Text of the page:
Meanwhile, I shall continue to toil at my phone, looking for news stories (anyone?), and all I can say is stay cool everyone. You've survived this long. We all have.

"Good luck to us all," a West Coast provider said to me as we hung up. "If I don't last, neither will you. You won't have anything to write about."

Theresa Flaherty

by: Theresa Flaherty - Friday, July 16, 2010

I don't care to give this one-sided opinion piece in the Orlando Sun Sentinel any more press, but in case you've missed it, you should know how badly skewed the perception of the HME industry is, at least in areas where Medicare fraud is rampant.

There is so much to dislike about it, it's hard to decide where to start. I think, however, that my biggest issue with this piece is the way he keeps tying HME and competitive bidding in with fraud:

On the first full moon of the year, a group of medical-supply lobbyists and a group of Medicare bureaucrats meet at midnight. They put three pieces of folded paper in a hat -- 20 percent, 30 percent and 40 percent.

They pick one and add that to the cost of the wheelchair.

Then they put the paper back into the hat and move on to oxygen tanks and all the other equipment Medicare provides.

Meanwhile, down in Miami, the drug dealers who are out on parole get the updates. They set up medical-supply companies, submit the requisite fraudulent forms and open for business.

Pretty soon, dead people all over South Florida are buying wheelchairs. So are live people who don't even know it because their identities have been stolen.

Really? Where is he making the connection between someone like provider Rob Brant (sorry Rob, but I got to pick on someone) and drug dealers. Did I miss something?

Apparently, the writer has missed efforts to curb Medicare fraud, which the HME industry stands behind 100%. If Medicare is paying for a wheelchair for a dead man, that's a Medicare problem, not a provider problem. Hell, we've all heard stories of beneficiaries trying to report fraud or give back stuff they didn't order. But, Medicare don't want to know.

I close by saying that this piece (notice I have refused to call it an article, as there was no reporting involved) is so misinformed, so biased and so slanted (am I being repetitive) that I think even CMS would agree it's wrong.

Theresa Flaherty

by: Theresa Flaherty - Wednesday, July 7, 2010

As a fun follow up to my previous blog on the fattest states, here's something from Health magazine called the "50 Fattiest Foods in the States." It's a menu of shame comprised of a dish from each state. My personal pick for the worst: Georgia's Luther Burger, which consists of a bacon cheeseburger on two glazed doughnuts. Paula Deen (rhymes with "butter queen") gave it her own twist by adding a fried egg. Did I mention this thing is named after Luther Vandross, who suffered from Type 2 diabetes? And died of a heart attack?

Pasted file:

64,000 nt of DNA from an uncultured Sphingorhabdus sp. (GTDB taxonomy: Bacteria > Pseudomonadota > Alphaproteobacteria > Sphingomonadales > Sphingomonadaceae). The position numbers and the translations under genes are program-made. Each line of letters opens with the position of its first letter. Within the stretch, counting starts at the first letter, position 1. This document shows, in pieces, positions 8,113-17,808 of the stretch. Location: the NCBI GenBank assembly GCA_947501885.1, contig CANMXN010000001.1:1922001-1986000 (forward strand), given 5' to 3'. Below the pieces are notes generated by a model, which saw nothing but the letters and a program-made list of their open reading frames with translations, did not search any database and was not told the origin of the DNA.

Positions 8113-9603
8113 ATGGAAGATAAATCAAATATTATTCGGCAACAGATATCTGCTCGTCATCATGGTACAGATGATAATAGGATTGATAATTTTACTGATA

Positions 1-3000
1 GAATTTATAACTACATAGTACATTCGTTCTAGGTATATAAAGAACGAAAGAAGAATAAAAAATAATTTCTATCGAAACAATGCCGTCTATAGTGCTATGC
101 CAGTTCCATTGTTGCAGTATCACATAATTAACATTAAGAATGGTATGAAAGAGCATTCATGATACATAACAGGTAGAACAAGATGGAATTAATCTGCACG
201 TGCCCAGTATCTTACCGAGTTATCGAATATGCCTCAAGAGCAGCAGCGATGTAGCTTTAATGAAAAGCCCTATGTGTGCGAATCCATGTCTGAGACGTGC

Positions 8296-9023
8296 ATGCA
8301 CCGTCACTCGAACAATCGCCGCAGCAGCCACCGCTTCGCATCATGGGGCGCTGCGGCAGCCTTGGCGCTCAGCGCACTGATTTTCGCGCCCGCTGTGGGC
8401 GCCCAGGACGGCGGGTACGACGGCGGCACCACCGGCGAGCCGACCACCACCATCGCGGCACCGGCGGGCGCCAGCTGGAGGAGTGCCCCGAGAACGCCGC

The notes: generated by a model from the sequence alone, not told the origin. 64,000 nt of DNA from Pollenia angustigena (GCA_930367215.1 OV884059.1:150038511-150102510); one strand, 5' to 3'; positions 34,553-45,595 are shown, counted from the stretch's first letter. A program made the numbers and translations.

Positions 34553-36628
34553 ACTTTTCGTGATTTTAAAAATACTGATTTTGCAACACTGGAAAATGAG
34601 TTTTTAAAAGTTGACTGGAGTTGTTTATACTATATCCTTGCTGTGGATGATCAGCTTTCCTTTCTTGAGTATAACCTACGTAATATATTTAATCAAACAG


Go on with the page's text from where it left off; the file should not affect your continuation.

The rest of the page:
I do have a tiny quibble with the article. For Maine, it lists the lobster roll. But it takes the nutritional info for the crustaceous sandwich from a fast food chain, which requires me to delicately point this out: No self-respecting Mainer (pronounced "Maine-uh") would get a lobster roll from a fast food joint. Last I checked, we don't even have a Red Lobster restaurant here (there was one, briefly, but it didn't last).

Granted, with all the butter and mayonnaise on lobster rolls, this sandwich is never going to get a "heart healthy" award from anyone. But at least it isn't served on doughnuts.,,20393387_11,00.html

Theresa Flaherty

by: Theresa Flaherty - Wednesday, June 30, 2010

What do all these states have in common (besides being Southern)? They are the current fattest states in the nation, with more than 30% of adults weighing in as obese. Mississippi, a frequent flyer on this list, tops it off at 33.8%. Are y'all trying for 40%?

Maine, where we live, isn't too much better, tied with Arizona at number 29 with a rate of 25.8% (ayuh). Sadly, only one state has less than 1/5 of its citizens classified as obese. Colorado, at 19.1%.

All this is included in the report, “F as in Fat: How Obesity Threatens America’s Future 2010," issued by the Trust for America’s Health (TFAH) and the Robert Wood Johnson Foundation.

I know, I know. Nutrition is hard. Fat/salt/sugar tastes good. All the diets are confusing. I'm gonna let you in on a little weight loss/control secret.

Eat less, move more.

Theresa Flaherty